Federal pot production surging this year
Production will be high, so to speak, at the nation’s only federally sanctioned marijuana farm this year. The National Institute on Drug Abuse has requested 1,400 pounds of pot for research this year, up from the 46 pounds required annually from 2010 to 2013, according to the Los Angeles Times.
The 12-acre farm at the University of Mississippi in Oxford has held the NIDA contract for supplying research-grade marijuana since 1968. The stash at Ole Miss is the only source of cannabis for medical research, and scientists must have Drug Enforcement Administration and Food and Drug Administration approval on all projects.
The Marijuana Project “has provided marijuana and its compounds to researchers around the country conducting HHS-approved studies of the plant, its chemical components, and their potential beneficial and harmful effects,” according to the Ole Miss website. Mahmoud ElSohly is director of the project, which also tests the potency of marijuana seized by law enforcement agencies. That contraband cannabis fills an imposing steel vault in the Coy W. Waller Laboratory Complex.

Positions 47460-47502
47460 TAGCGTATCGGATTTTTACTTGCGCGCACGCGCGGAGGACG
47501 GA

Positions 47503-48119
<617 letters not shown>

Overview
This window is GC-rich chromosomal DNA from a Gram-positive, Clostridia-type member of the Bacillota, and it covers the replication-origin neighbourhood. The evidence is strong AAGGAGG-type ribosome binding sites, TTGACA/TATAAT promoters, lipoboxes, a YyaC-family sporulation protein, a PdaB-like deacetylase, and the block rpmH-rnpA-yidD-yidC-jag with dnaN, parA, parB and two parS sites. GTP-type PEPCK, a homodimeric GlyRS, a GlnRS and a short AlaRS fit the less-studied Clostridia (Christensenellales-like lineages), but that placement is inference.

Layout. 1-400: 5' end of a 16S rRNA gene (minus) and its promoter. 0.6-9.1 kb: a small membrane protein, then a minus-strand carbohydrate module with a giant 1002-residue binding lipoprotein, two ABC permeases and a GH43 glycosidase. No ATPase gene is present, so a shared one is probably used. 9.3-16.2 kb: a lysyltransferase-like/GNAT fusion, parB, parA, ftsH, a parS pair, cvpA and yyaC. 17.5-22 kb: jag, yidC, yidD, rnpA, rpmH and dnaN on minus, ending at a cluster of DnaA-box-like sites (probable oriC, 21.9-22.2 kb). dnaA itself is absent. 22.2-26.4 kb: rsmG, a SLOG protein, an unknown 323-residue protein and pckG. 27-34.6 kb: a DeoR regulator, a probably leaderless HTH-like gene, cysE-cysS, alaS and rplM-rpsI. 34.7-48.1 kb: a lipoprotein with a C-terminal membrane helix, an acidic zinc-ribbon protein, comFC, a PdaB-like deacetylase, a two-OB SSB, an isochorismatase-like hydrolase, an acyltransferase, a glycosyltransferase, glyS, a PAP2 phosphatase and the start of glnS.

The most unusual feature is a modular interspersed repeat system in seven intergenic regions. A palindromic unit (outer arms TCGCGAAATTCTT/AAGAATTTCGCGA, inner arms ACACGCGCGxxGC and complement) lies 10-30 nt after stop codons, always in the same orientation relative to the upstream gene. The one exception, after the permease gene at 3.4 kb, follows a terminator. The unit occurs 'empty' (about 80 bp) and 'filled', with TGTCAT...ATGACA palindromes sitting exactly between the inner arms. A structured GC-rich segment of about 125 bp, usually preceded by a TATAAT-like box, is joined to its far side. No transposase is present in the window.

But don’t expect the lab to test the potency of marijuana from legal dispensaries in states that have legalized medical or recreational marijuana.
“I would very much like to be able to get some of the materials available in dispensaries, look at them, analyze them, compare them with everything else around,” ElSohly told the Times. “But I was categorically told by the DEA, ‘You cannot receive materials from a non-DEA registrant.’ ”
But times used to be even higher at Ole Miss. According the Federal Register, the government requested 9,921 pounds annually from 2005 to 2009, which was a steep hike from about 1,500 pounds OK’d for 2002 through 2004.